Architectural drawings are intended to communicate design intentions in a clear manner. This can be best presented with graphic symbols and written forms. Industry standards have been developed to provide a universal language of graphic symbols and written forms for different design companies and building professions. Typical drafting standards and symbols are described below.
Along with line weight and quality, there are standards for different types of lines. Each has a definite meaning and is recognized as a typical symbol or object within the building trades industry. Listed below are the standard types of lines that will typically be used in design drawings.
1) Solid Line
Solid lines are used to indicate visible objects that can be seen in plan, elevation or 3D views. Solid lines are also used for leader lines and dimension lines.
2) Dashed Line
Hidden objects or edges are drawn with short dashed lines. These are used to show hidden parts of an object or objects below or behind another object. Dashed lines are also used to indicate shelving or cabinets above a counter. These lines should be in contact at corners and when perpendicular to another line.
3) Movement, Ghost or Phantom Line
These lines are a series of dashes and very short dashes and are used to show movement or imply direction. These typically are used instead of a dashed line to show an alternate position of an object that can be moved. One object would be drawn with a solid line and its alternate position would be dashed or a phantom line. This can include bi-swing doors, the space needed for drawer and cabinet door openings, sliding door opening direction, hinge points for doors and windows in elevation views, etc
4) Leader Line
Leader lines are used to connect notes or references to objects or lines in a drawing. Leader lines start as a solid line and end in an arrow. Leader lines may be drawn at an angle or curved.
5) Break Lines
Break lines are used when the extents of a drawing cannot fit on the size of paper being used for the drawing. It can also be used when you only need to illustrate a portion of a design or a partial view.
6) Center Line
Center lines are used to indicate the center of a plan, object, circle, arc, or any symmetrical object. Use a series of very long and short dashes to create a center line. If two center lines intersect use short dashes at the intersection.
7) Section Line
The section line is used to show a cutaway view of a floor plan. A section cutting all the way through a floor plan is referred to as a full section. The direction of the arrows shows the direction of the section view. The symbols on the end of the section line indicate the drawing number on top and the page number the section will be located on the bottom.
8) Dimension Line
The dimension line is used to show the measurement of an object. It can be used to indicate length, width, diameter, etc. The dimensions are listed in feet and inches on floor plans and elevations. Detail drawings of cabinetry or other custom pieces are dimensioned in inches.
Material symbols represent the construction materials cut in section. Below is a list of materials and their symbols used on architectural drawings.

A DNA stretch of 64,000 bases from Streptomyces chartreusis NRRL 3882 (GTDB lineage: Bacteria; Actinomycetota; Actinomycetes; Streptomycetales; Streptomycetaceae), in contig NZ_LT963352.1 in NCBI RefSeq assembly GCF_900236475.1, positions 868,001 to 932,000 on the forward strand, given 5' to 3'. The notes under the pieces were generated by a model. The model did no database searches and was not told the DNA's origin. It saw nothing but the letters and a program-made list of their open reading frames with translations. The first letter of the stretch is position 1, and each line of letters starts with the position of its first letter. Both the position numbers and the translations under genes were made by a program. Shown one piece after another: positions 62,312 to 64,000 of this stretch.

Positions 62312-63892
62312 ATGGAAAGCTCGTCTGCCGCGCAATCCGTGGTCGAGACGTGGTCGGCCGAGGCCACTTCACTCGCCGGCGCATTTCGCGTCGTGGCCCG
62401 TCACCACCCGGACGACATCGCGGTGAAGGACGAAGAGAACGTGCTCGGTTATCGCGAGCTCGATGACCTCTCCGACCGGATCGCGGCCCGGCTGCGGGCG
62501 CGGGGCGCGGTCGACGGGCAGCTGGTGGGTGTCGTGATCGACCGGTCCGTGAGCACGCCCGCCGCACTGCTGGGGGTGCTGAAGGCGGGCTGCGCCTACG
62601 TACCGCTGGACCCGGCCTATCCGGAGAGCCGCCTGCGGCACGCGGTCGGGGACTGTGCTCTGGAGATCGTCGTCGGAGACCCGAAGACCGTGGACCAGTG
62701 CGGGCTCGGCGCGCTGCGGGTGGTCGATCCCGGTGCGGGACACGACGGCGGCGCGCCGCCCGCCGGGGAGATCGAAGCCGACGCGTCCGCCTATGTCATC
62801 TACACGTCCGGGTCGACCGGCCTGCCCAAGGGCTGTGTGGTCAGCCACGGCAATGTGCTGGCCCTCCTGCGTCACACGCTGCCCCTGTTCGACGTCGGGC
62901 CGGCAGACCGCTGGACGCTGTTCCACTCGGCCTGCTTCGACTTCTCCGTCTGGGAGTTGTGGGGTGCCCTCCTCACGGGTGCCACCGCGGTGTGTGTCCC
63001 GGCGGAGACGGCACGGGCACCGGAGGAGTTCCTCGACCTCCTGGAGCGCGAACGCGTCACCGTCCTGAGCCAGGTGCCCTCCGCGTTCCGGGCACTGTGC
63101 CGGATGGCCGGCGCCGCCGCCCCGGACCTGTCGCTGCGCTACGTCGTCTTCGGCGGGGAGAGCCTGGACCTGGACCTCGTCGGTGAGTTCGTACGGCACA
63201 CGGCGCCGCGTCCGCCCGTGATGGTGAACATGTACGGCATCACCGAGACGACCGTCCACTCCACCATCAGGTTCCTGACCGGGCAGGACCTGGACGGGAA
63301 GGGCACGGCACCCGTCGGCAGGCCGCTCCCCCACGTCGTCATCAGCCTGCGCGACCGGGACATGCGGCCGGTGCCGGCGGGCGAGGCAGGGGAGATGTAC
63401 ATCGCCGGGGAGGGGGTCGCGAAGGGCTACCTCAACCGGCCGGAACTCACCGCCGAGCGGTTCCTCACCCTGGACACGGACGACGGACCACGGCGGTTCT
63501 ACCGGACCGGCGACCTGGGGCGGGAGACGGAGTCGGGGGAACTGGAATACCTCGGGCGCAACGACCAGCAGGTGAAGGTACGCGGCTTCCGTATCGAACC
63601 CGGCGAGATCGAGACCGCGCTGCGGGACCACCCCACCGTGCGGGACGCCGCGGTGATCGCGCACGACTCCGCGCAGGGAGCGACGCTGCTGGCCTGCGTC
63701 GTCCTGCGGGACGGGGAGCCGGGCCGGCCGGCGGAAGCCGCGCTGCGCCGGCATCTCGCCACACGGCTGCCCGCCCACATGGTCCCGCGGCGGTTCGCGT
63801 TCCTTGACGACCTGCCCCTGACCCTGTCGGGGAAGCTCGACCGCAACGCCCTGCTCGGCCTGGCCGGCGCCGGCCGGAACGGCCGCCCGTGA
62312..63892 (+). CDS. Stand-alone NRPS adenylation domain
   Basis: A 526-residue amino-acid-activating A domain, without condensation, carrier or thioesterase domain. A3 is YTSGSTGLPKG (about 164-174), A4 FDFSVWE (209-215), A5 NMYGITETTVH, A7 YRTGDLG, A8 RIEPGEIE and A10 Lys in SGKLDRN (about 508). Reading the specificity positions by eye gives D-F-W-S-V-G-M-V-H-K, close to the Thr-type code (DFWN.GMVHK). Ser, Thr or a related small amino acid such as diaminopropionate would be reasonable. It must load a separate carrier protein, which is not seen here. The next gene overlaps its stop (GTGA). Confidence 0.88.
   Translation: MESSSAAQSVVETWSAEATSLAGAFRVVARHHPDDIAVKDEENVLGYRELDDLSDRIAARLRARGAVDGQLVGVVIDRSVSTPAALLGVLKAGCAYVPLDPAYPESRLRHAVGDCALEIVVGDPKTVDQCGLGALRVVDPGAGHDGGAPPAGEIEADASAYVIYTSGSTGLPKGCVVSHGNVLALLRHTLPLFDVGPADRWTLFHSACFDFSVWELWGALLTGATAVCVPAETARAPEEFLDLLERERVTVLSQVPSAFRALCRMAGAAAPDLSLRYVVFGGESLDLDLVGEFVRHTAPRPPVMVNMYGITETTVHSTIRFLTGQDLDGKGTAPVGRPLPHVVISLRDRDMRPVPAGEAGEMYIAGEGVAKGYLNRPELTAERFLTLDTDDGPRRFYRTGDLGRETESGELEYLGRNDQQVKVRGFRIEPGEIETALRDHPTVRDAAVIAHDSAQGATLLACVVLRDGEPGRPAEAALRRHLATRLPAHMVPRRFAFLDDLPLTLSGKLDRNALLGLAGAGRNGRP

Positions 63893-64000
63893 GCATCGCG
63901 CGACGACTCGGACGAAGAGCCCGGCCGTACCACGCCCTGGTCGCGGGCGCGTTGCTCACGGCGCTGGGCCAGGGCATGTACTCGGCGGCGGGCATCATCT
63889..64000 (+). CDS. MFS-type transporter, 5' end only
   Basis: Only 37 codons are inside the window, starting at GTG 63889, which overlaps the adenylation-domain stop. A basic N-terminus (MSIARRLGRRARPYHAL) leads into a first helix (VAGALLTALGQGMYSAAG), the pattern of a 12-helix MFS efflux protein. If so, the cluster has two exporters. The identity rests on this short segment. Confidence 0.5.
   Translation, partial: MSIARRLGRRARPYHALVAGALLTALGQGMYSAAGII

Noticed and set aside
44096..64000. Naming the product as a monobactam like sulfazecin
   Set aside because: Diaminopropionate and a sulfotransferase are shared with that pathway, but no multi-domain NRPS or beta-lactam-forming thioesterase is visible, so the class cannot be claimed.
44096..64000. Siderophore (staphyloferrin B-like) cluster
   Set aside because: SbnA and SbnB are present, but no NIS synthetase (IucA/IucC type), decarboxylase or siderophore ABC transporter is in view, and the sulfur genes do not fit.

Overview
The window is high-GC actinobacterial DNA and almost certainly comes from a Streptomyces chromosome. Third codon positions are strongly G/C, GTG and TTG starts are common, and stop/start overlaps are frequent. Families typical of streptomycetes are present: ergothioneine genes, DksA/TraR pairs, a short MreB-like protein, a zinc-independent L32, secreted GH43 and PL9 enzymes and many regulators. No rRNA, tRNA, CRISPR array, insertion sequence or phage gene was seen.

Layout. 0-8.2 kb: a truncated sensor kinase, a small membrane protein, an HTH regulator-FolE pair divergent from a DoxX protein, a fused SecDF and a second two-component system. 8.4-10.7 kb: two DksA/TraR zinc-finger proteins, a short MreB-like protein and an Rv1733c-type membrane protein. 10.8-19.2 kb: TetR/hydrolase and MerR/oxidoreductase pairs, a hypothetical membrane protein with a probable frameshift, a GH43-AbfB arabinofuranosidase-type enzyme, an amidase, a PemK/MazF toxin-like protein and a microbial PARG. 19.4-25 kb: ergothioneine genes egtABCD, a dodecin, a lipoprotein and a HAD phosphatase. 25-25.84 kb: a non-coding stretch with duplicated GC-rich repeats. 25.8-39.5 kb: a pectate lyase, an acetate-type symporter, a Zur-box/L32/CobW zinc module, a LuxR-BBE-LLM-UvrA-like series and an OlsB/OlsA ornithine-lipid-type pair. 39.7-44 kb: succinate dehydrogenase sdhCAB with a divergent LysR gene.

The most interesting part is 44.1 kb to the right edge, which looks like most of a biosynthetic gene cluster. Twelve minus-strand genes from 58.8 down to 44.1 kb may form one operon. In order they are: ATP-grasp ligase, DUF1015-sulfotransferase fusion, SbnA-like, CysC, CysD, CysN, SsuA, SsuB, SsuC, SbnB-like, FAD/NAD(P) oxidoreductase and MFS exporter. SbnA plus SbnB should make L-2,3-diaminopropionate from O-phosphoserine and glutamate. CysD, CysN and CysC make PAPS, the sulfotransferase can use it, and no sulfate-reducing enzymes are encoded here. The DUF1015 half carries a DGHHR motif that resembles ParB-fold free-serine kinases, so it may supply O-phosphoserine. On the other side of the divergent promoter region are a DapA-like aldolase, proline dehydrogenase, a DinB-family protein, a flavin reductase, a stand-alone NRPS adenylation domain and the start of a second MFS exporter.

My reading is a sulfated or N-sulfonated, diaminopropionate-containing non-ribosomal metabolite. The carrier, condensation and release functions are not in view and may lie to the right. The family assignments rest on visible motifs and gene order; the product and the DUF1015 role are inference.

Architectural Graphic Symbols
Drawing Symbols For Cross-Reference
1) Section Symbol
Section symbols are used to indicate where sections are cut. The section mark consists of a 1/2″ diameter circle, an arrow that indicates the view direction of sight which is filled solid black, and two numbers. The upper number tells the section number on the sheet and the lower number indicates the sheet number where the section is drawn. Generally a section call-out is composed of two same section marks, one on each end of the cutting plane line.
2) Elevation Symbol
Elevation marks are used to indicate which direction and from which point on the floor plan is drawn. The elevation mark consists of a 1/2″ diameter circle, an arrow that indicates the direction of sight, and two numbers.
The upper number tells the elevation number on the sheet and the lower number indicates the sheet where the elevation is drawn. Elevation marks can be placed at each spot for different elevation views, as shown Figure 14. Or multiple elevation symbols may be used for the elevation views that are drawn from one middle spot of the space.
3 )Detail Symbol
Detail drawings are identified by a detail mark composed of a 1/2” diameter circle and two numbers. The upper number tells the detail number on the sheet and the lower number indicates the sheet number where the detail is drawn. The feature that needs a detail drawing is enclosed in a large circle and connected to the circle of the detail mark with a leader. Detail symbols are used on not only floor plan but also elevation or section drawings.
4) Elevation Datum
Elevation data are used to indicate a level line control point. An elevation datum has three parts. Farthest from the drawing is a ¼” diameter circle with two lines crossing inside horizontally and vertically, and the upper right part and lower left part are filled with solid black.
Above the horizontal line stretched out from the middle of the circle is a description of a point where a level is measured such as ceiling line, grade, or finished floor plan. The actual elevation that is the height of the point is described below the horizontal line. An elevation datum is generally used for exterior elevations.
5 )Door Number Symbol
Doors are identified by a door number symbol. A door number symbol has a 3/8” diameter circle and a number inside. The number indicates either door number or door type, depending on the project. The number is then referenced to the door schedule.
6 )Window Letter Symbol
Windows are identified by a window number symbol. A window letter symbol has a 3/8” diameter hexagon and a letter inside. The letter indicates either door number or door type, depending on the project. The letter is then referenced to the window schedule.